September 16: 9:00 – Chicago | 10:00 - Mexico City
September 22: 9:00 – Los Angeles | 10:00 - Vancouver
Bluegrass Underground - NEW SEASON!!
Saturdays at 10:00pm
Taped 333-feet below ground within the majestic Volcano Room deep inside Tennessee’s Cumberland Caverns, this 12-part “musical adventure” series features both well-established and emerging artists within the broad spectrum of bluegrass, jamgrass, roots and Americana genres.
September 10 – Railroad Earth
With their a name borrowed from the Jack Kerouac short story "October in the Railroad Earth,” this band carries on the tradition of improvisational, genre-spanning music laid forth by the Grateful Dead. Railroad Earth mixes folk, country and rock, jazz and Celtic with ab Bluegrass sensibility. A staple on the line-up of any roots, rolk or jam-band festival, Railroad Earth has garnered raves for unique and exciting, must-see live shows.
September 17 –Dave Rawlings Machine
Joining David Todd Rawlings, a professional guitarist-singer-songwriter, in the DR Machine are his longtime performing partner Gillian Welch, Punch Brothers bassist Paul Kowert, violinist Brittany Haas and former Old Crow Medicine Show guitarist Willie Watson. Personifying the term “Americana,” the band’s BLUEGRASS UNDERGROUND debut will be one to remember.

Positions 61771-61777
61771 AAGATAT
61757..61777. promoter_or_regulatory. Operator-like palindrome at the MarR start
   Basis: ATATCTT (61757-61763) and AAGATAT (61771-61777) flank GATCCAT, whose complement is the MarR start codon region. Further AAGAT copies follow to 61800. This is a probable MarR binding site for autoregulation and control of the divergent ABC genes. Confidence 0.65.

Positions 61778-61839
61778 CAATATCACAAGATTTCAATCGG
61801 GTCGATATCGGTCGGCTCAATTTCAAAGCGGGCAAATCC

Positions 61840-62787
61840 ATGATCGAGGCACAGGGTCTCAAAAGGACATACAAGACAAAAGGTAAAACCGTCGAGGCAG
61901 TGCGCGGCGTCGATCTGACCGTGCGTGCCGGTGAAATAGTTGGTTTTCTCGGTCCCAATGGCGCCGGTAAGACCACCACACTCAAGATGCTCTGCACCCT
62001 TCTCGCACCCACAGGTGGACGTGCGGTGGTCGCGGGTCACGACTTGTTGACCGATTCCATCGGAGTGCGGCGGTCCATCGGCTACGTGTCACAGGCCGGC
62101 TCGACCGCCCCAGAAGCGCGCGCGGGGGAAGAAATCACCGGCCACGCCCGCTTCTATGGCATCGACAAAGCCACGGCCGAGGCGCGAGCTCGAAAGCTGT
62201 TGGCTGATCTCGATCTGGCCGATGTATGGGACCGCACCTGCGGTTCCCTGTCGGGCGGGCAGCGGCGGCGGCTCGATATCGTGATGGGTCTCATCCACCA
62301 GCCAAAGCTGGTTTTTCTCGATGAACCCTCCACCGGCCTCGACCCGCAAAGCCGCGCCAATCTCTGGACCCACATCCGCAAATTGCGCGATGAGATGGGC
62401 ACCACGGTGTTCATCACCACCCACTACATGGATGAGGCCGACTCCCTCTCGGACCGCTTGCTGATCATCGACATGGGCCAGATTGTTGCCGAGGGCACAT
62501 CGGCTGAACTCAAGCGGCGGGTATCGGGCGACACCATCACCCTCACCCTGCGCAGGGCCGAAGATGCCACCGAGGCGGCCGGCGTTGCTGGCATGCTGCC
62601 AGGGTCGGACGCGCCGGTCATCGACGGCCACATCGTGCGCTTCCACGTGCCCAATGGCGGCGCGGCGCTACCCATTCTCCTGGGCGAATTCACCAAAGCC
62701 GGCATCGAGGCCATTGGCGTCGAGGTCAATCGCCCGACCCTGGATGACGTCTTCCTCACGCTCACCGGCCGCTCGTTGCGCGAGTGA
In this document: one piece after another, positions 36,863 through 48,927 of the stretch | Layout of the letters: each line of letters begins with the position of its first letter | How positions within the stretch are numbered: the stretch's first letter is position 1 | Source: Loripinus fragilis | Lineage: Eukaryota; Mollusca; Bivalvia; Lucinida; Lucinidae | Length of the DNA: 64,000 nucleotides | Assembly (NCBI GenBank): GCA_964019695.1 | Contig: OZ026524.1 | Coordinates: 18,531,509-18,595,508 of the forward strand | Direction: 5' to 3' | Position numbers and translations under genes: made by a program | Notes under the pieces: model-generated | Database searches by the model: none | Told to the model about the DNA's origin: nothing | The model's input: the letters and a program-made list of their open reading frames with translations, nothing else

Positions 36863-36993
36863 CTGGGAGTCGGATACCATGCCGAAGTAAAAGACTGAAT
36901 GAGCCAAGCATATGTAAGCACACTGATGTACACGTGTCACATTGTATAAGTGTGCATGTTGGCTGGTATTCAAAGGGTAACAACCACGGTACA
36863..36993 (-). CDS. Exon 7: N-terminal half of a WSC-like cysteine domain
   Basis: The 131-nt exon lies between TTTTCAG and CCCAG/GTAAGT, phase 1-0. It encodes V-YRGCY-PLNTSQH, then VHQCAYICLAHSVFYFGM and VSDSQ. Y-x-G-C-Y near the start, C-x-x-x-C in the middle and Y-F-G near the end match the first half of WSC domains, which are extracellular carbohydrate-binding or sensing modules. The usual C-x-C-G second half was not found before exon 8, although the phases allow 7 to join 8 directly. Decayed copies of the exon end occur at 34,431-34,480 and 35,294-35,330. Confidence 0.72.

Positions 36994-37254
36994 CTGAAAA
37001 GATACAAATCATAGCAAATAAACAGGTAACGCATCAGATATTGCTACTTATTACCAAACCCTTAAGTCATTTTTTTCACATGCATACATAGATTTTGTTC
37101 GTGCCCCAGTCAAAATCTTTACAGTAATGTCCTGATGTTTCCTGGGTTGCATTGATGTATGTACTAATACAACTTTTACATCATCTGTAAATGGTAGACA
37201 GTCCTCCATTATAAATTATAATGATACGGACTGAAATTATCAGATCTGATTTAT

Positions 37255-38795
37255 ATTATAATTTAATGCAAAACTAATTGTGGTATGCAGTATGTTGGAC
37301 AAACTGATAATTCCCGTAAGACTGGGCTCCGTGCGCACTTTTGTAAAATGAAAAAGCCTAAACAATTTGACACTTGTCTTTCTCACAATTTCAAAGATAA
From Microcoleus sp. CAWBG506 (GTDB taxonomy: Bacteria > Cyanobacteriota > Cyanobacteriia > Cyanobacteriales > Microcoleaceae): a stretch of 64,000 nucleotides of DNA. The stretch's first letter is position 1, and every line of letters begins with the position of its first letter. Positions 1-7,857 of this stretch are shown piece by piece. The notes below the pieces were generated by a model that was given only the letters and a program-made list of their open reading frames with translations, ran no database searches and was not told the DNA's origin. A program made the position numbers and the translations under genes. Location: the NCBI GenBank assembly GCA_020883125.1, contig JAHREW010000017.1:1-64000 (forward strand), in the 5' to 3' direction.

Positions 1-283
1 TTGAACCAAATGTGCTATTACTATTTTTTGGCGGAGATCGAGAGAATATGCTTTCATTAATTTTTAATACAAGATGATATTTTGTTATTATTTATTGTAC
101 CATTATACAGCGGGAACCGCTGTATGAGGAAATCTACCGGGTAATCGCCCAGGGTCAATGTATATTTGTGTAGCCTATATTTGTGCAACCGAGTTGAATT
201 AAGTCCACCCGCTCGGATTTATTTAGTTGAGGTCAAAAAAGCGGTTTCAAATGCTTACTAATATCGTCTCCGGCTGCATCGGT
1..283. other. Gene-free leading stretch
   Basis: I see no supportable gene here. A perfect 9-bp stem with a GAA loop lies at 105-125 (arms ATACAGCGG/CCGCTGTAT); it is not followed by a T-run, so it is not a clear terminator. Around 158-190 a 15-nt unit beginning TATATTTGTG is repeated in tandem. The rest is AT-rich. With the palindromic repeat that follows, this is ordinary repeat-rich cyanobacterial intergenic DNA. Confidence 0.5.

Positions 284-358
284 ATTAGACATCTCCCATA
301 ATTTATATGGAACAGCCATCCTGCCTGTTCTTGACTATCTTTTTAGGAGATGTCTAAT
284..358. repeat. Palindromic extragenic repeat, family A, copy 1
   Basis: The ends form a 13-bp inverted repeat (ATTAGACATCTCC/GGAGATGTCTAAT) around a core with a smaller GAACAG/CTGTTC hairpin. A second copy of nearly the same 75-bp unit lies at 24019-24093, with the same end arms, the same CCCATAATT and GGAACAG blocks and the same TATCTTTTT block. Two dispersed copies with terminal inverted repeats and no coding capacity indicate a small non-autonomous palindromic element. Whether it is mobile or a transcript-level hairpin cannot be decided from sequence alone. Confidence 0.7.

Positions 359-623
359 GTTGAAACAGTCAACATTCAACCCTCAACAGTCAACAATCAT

September 24 – The Suffers
Relative newcomers, The Suffers will say that they are influenced just as much by classic rock ’n’ roll, country, Latin and southern hip-hop as they are by the Stax/Volt or Muscle Shoals era. Fresh out of Houston and fronted by the massive-voiced singer Kam Franklin, this 10-piece band’s incandescent show has earned them spots on David Letterman’s show, NPR’s Tiny Desk concert series, the Newport Folk Festival and the Austin City Limits Festival.
Churchill’s Secret on Masterpiece
Sunday, September 11 at 8:00pm
Michael Gambon stars as Winston Churchill in this dramatization of Churchill’s life-threatening stroke in the summer of 1953, when he was prime minister for the second time. His illness and battle to recover were kept secret from the world.
The Contenders – 16 for ’16
Tuesdays at 8:00pm
This eight-part series reveals the humanity, the twists of fate and the surprising mistakes behind 16 of the most compelling and tumultuous presidential campaigns in modern history. Revisit the past 50 years of presidential election history to see how previous campaigns are still influencing politics in unexpected ways.
September 13 – Chisholm/McCain – The Straight Talk
See how being a straight talker in a presidential race had damaging consequences for both the first black, female Democratic candidate, the “unbought and unbossed” Shirley Chisholm, and Republican John McCain, a war hero dubbed a “maverick.”
September 20 – Dean/Buchanan - The Flame Throwers
Learn about the outspoken doctor and five-term governor who became a force in Democratic politics and the equally outspoken conservative columnist and commentator who both ran for president hell-bent on restoring the America they thought was lost.
September 27 – Romney/Dukakis – The Technocrats
Learn why successful governors of Massachusetts, Democrat Dukakis and Republican Romney, both competent contenders, were unprepared to combat the portraits their opponents painted of them and were unable to define themselves to the public.